How to relate this to work: To truly enjoy your daily work activities, either ask someone higher than you or self create very distinct goals ( i.e. From 8:00am-8:30am clear out email inbox, finish designs for new features by 6pm, etc.) Some may be harder to get immediate feedback, but having strong goals will allow you to mentally see how you are progressing in compared to all your goals. Being consistent with goal setting is a necessity to work enjoyment. As a leader, employees would love quick feedback on any/all projects they are working on.
4. Paradox of control
There have been multiple studies that show everyone from dancers and how they feel when performing on big stages to the “adrenaline junkies” of extreme sports to see why they enjoy what they do. This idea of the ability to control their actions comes up across the board. Csikszentmihalyi says, “what people enjoy is not the sense of being in control, but the sense of exercising control in difficult situations.” A dare devil doesn’t enjoy risking his life consistently because he needs to control every aspect of his life, but because he can focus his energies on minimizing the danger at specific moments. He exercises control and focus in the worlds most difficult and life threatening situations.
How to relate this to work: For a team to feel enjoyment from ownership, the piece they have control over needs to be showcased in difficult situations. From a leaders stand point you have to continuously provide challenging situations that relates to your teams strengths. From an employees perspective, similar to the “clear goals and immediate feedback” element, we need to actively pursue this throughout our work day. Most of the time in a startup, these things won’t be laid out for you, so set challenges in your work realm that you know are difficult to attain.
5. Loss of self-consciousness
When you divulge full attention to your experiences one thing disappears and that is self consciousness. Have you ever been in a situation where you are “in the zone” and your actions seem to happen automatically? Whether you are painting a picture or sailing a boat, when you find that state of “flow” your actions and awareness seem to merge in one. You don’t think about anything else that is going on in the world but that moment. If you have ever experienced this, it may be the epitome of enjoyment.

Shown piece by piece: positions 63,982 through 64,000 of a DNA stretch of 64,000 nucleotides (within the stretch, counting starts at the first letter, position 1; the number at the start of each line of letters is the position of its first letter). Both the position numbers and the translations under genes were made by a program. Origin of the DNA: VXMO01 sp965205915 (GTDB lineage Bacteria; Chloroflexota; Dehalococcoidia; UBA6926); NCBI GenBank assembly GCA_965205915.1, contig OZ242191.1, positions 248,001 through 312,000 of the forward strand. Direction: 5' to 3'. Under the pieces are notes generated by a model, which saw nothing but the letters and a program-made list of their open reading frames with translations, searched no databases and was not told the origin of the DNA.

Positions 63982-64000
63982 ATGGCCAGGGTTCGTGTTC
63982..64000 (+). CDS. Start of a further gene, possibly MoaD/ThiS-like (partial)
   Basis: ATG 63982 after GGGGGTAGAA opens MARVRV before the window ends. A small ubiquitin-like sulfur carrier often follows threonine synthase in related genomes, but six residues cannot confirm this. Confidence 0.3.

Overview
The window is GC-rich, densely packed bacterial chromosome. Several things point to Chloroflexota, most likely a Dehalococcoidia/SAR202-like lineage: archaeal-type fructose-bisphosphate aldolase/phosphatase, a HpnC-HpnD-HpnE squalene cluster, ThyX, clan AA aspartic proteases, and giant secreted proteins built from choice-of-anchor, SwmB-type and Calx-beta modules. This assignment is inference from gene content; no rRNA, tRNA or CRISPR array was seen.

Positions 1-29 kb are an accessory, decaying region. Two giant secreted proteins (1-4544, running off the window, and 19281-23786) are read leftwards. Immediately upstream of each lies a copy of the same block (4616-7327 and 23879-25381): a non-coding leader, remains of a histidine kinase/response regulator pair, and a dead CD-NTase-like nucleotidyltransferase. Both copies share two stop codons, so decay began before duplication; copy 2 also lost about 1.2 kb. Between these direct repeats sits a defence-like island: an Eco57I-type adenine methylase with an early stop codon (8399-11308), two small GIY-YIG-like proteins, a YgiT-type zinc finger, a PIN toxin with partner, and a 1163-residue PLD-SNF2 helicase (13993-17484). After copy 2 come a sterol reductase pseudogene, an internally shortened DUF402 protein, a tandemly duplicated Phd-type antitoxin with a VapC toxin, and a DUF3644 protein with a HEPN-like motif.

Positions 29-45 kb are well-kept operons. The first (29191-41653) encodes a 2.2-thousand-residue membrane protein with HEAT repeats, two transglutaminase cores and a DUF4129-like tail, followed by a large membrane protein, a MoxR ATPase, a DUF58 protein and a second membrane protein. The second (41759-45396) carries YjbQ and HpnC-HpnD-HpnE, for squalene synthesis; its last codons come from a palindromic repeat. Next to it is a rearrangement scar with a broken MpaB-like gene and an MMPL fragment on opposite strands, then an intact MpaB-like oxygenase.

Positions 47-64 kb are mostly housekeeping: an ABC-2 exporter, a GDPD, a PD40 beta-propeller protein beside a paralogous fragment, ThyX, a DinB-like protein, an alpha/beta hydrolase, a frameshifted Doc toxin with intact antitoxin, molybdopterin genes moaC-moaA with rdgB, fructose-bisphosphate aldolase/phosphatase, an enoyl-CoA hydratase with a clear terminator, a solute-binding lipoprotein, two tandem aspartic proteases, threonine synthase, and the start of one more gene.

From personal experience, there could be many bad things going on in my life that would constantly give me pain mentally and physically, but when I would enter in a state of flow, I would forget every bad thing going on and solely focus all my energies on this current experience. I lost all self-consciousness.
How to relate this to work: In the business world, self-consciousness can horribly ruin what we do. For example, if your job is to call customers and survey feedback about your business but all you can think about is, “how long is this call going to take?” or “I hope other people in the office don’t think I sound stupid” you obviously aren’t going to enjoy making those phone calls. One thing you could do is challenge yourself to focus your all energy on making that one phone call the best possible interaction that day for your customer. Listen to every detail your customer is saying, write down the best feedback, be creative in developing new strategies for the company with your customer, try to make as personal of a connection as possible. I mean, if you attacked this experience with that intensity, you wouldn’t have energy to think about all the other external things going on.
Enjoying your work is crucial for sustainability and success. Be creative in ways to add enjoyment not only to your work day but to those who work around you.